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Posted 15 Feb 2012


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Overcoming the Nightmare of Extending your CMS

15 Feb 2012CPOL3 min read
Content Management Systems include lots of features (blogs, news, permissions, versioning, etc.) that would be time consuming to recreate. This article demonstrates how Telerik has addressed this challenge with Sitefinity CMS.

This article is in the Product Showcase section for our sponsors at CodeProject. These articles are intended to provide you with information on products and services that we consider useful and of value to developers.

Content Management Systems (CMS) have become a critical tool for new web projects. A CMS provides lots of out-of-box features (blogs, ecommerce, search, events, forums, etc.) in a package that is easily managed by non-technical content authors. This allows web projects to quickly hit the ground running and prevents developers from reinventing the wheel for numerous common features.

However, each project will always have a handful of unique requirements not addressed by the CMS. Developers become responsible for extending the CMS to confront those missing capabilities. For many web projects, this is where everything goes downhill. Weeks later, you’re up to your eyeballs in someone else’s code and struggling to extend a system you didn’t design.

This Is A Big Problem

At Telerik, this challenge is a big concern for us. We have numerous partners who use Sitefinity CMS as the basis for their web projects. These projects required custom development on a fixed timeline. As a result, developers involved in these projects needed to become rapidly productive.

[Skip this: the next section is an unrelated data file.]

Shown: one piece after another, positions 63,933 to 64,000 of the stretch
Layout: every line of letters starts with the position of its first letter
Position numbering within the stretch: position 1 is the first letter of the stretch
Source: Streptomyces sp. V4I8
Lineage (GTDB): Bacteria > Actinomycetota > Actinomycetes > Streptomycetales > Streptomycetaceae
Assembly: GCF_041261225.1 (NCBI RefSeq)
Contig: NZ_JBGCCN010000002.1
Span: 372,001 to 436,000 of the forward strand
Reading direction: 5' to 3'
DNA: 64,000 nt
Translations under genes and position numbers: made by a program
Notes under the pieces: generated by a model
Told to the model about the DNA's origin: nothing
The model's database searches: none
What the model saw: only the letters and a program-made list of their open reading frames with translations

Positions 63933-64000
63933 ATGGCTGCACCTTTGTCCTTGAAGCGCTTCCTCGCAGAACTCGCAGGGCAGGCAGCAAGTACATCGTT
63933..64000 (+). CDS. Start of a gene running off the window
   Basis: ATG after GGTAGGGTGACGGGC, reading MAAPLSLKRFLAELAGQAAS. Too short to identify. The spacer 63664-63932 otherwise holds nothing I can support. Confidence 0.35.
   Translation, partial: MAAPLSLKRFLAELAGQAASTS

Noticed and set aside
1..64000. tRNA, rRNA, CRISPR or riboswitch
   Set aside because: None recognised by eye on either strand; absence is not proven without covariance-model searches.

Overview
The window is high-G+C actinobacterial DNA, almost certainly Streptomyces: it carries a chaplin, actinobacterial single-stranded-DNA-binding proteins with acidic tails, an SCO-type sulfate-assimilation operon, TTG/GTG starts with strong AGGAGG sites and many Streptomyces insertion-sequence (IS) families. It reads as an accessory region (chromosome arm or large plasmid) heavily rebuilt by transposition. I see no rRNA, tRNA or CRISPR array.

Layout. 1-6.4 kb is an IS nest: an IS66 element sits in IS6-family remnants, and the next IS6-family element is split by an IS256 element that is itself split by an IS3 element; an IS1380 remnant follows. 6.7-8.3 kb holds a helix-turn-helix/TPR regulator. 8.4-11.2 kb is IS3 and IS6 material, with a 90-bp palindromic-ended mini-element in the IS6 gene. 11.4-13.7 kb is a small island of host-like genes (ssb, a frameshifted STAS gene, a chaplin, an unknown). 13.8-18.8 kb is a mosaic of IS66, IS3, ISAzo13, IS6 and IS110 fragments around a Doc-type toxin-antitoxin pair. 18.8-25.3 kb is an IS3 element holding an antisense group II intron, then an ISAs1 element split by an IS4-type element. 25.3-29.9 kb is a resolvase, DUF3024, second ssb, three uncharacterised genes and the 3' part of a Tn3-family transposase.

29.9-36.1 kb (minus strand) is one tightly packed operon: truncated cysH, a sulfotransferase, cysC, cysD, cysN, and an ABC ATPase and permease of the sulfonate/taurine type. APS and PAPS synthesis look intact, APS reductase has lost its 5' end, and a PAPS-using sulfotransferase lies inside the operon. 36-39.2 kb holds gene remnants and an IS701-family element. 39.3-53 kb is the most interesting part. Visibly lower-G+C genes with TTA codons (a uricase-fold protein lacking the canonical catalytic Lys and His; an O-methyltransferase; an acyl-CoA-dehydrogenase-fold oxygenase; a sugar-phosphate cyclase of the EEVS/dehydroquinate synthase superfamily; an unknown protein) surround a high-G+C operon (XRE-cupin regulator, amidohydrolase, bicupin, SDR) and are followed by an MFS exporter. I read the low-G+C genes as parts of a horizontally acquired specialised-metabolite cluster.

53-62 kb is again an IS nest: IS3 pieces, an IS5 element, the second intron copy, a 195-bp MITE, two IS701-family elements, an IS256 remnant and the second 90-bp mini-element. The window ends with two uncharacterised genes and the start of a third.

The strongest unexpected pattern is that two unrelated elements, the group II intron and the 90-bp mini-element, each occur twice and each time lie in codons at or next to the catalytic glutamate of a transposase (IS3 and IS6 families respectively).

Sitefinity’s architecture was built to be very powerful and extensible. This means Sitefinity is provider based, contains LINQ support, a Fluent API, RESTful web services and numerous interfaces for implementing permissions, publishing, classifications, workflow and more.

However, this power created complexity for developers who were simply trying to add a small custom module (for example, a "Showcase gallery") to their web site. Learning how to implement the various interfaces required a lot of research. In the context of a small project, this consumed precious time.

To confront this challenge we needed to create an accessible tool that would enable customers to easily wield Sitefinity’s underlying power. In other words, we wanted to have our cake and eat it too.

The Cake Is Not A Lie

To overcome this challenge we talked with numerous customers to better understand the extensions being added to Sitefinity. From these conversations, the theme that quickly emerged was new content-types. All industries have data that is unique to their domain; theaters have movies, property managers have rentals, banks have loans, hotels have rooms, etc. These new content-types were the most common extensions developers are creating for their CMS.

We delivered our solution in Sitefinity 4.4; using a web-based "Module Builder" a developer can now rapidly create new content-types. This Module Builder will automatically generate the interfaces, API’s and widgets that previously needed to be created from scratch. However, these auto-generated modules are still extensible using .NET and Visual Studio.

This feature enables developers to rapidly prototype their Sitefinity extensions, while still having the freedom to fine-tune the functionality of their new module.

How It Works

  1. Create your new content type.


  1. Define the associated fields.


  1. Install your new module.


  1. Customize your administrative interfaces.


  1. Add a new content item.


  1. Display the content items on the web site.


  1. Use the API to create extensions.


Give It a Try

No CMS will ever be a perfect fit for all your web project’s requirements. Consequently, it’s important to find a CMS that gets you most of the way there, but then equips you with tools that empower you to confront the remaining challenges. With Sitefinity’s new Module Builder we’re helping customers rapidly confront their project’s unique challenges.

Give it a try with our downloadable trial or using our online sandboxes.


This article, along with any associated source code and files, is licensed under The Code Project Open License (CPOL)


About the Author

Gabe Sumner
United States United States
No Biography provided

Comments and Discussions

General[My vote of 1] Misleading article Pin
ProGuru28-Feb-12 16:40
MemberProGuru28-Feb-12 16:40 

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